Philosophical speculations that hardly make the breakup easier

For many people having a broken heart is something that may not be recognized at first, as it takes time for an emotional or physical loss to be fully acknowledged. As Jeffrey Moussaieff Masson states in his When Elephants Weep: The Emotional Lives of Animals:

Human beings are not always aware of what they are feeling. Like animals, they may not be able to put their feelings into words. This does not mean they have no feelings. Sigmund Freud once speculated that a man could be in love with a woman for six years and not know it until many years later. Such a man, with all the goodwill in the world, could not have verbalized what he did not know. He had the feelings, but he did not know about them. It may sound like a paradox — paradoxical because when we think of a feeling, we think of something that we are consciously aware of feeling. As Freud put it in his 1915 article The Unconscious: “It is surely of the essence of an emotion that we should be aware of it. Yet it is beyond question that we can ‘have’ feelings that we do not know about.”

Regarding the sadness of loss and heartbreak, the Buddha had the following admonition: “O, monks! Why should every female, male, layperson, or priest because they are hurt always consider that all things they love would one day go away from them? What is the advantage of taking the said matter into consideration? Hearken, monks! All fondness and love existing in the beings lead them to perform physical, verbal or mental bad deeds. Upon having always taken such matter into consideration, the being will be able to leave or lighten such fondness and love. O, monks! That is the advantage that every female, male, layperson, or priest should always consider that all things they love would one day go away from them”.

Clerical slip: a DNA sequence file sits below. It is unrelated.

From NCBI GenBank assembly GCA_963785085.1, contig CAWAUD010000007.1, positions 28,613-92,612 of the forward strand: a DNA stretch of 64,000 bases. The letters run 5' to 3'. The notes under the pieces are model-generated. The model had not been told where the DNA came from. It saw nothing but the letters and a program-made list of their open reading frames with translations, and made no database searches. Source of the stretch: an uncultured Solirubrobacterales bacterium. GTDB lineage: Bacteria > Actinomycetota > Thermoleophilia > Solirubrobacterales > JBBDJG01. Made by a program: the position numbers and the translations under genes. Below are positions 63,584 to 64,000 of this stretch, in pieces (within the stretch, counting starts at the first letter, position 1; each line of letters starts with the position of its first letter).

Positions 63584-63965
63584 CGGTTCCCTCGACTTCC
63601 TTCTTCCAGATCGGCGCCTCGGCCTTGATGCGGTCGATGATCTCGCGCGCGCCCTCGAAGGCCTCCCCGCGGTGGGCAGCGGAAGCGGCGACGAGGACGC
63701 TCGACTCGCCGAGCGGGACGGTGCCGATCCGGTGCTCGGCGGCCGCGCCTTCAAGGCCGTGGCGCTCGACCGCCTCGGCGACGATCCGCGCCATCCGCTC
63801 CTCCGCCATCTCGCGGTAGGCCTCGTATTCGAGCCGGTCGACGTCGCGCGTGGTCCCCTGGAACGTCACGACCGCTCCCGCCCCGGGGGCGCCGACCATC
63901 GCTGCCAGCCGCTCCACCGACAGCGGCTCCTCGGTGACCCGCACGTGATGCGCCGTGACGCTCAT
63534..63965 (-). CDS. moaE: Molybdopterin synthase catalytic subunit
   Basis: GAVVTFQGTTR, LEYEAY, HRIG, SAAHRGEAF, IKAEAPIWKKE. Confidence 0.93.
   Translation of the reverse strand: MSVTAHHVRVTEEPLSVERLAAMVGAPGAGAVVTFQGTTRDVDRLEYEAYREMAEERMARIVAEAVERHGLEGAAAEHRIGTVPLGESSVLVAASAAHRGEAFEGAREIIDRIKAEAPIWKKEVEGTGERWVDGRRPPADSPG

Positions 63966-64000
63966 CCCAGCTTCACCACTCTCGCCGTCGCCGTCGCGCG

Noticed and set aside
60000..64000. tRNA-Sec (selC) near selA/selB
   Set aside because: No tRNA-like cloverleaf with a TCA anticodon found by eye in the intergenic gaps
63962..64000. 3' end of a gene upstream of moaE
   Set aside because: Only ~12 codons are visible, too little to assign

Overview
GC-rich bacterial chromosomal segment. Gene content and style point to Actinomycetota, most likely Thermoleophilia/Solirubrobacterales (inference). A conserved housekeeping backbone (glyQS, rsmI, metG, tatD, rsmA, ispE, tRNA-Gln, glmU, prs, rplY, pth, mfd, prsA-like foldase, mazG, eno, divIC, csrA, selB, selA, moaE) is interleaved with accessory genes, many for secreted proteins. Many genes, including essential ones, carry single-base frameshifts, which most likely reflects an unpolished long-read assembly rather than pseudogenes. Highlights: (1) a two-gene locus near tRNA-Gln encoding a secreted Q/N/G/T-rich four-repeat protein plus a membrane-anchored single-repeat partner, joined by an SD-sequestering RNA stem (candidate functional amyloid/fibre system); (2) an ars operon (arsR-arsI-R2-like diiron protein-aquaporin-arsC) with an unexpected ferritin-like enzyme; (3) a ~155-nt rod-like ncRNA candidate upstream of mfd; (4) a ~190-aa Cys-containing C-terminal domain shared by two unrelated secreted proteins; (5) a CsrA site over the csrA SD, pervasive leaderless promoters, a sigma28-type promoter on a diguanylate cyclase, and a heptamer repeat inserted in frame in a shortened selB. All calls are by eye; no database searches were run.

This biblical reference highlights the issues of pain surrounding a broken heart: Psalm 69:20 “Insults have broken my heart and left me weak, I looked for sympathy but there was none; I found no one to comfort me”. In this Psalm, King David says that insults have broken his heart, not loss or pain. It is also popular belief that rejection, major or minor, can break an individual’s heart. This heartbreak can be greatly increased if rejected by a loved one or someone whom you respect.

Plays of William Shakespeare feature characters dying from a broken heart, such as Ahenobarbus and Lady Montague – though Rosalind claims (of men at least) that ‘these are all lies: men have died from time to time, and worms have eaten them, but not for love’.

Recovery

Depending on the emotional attachment, healing from a breakup can be a long process with multiple stages, which may include: sanctioning adequate time to recover, improving intrapersonal relationships and, ultimately, finding the motivation necessary to dismiss the breakup itself. Bottomline, you have to release your past, forgive yourself and approach new relationships with a fresh perspective and clearer vision

But we have to remember that there is always blessing in disguise. Positive psychology stresses the up-side to relationship breakup. Lots of people say about positive changes in their lives from the break-up and report more growth. They see themselves as a person in the world, standing alone facing his future, having to make his own choices from the new position of unwanted freedom. It’s an opportunity, process of self-rediscovery and independent expansion of self.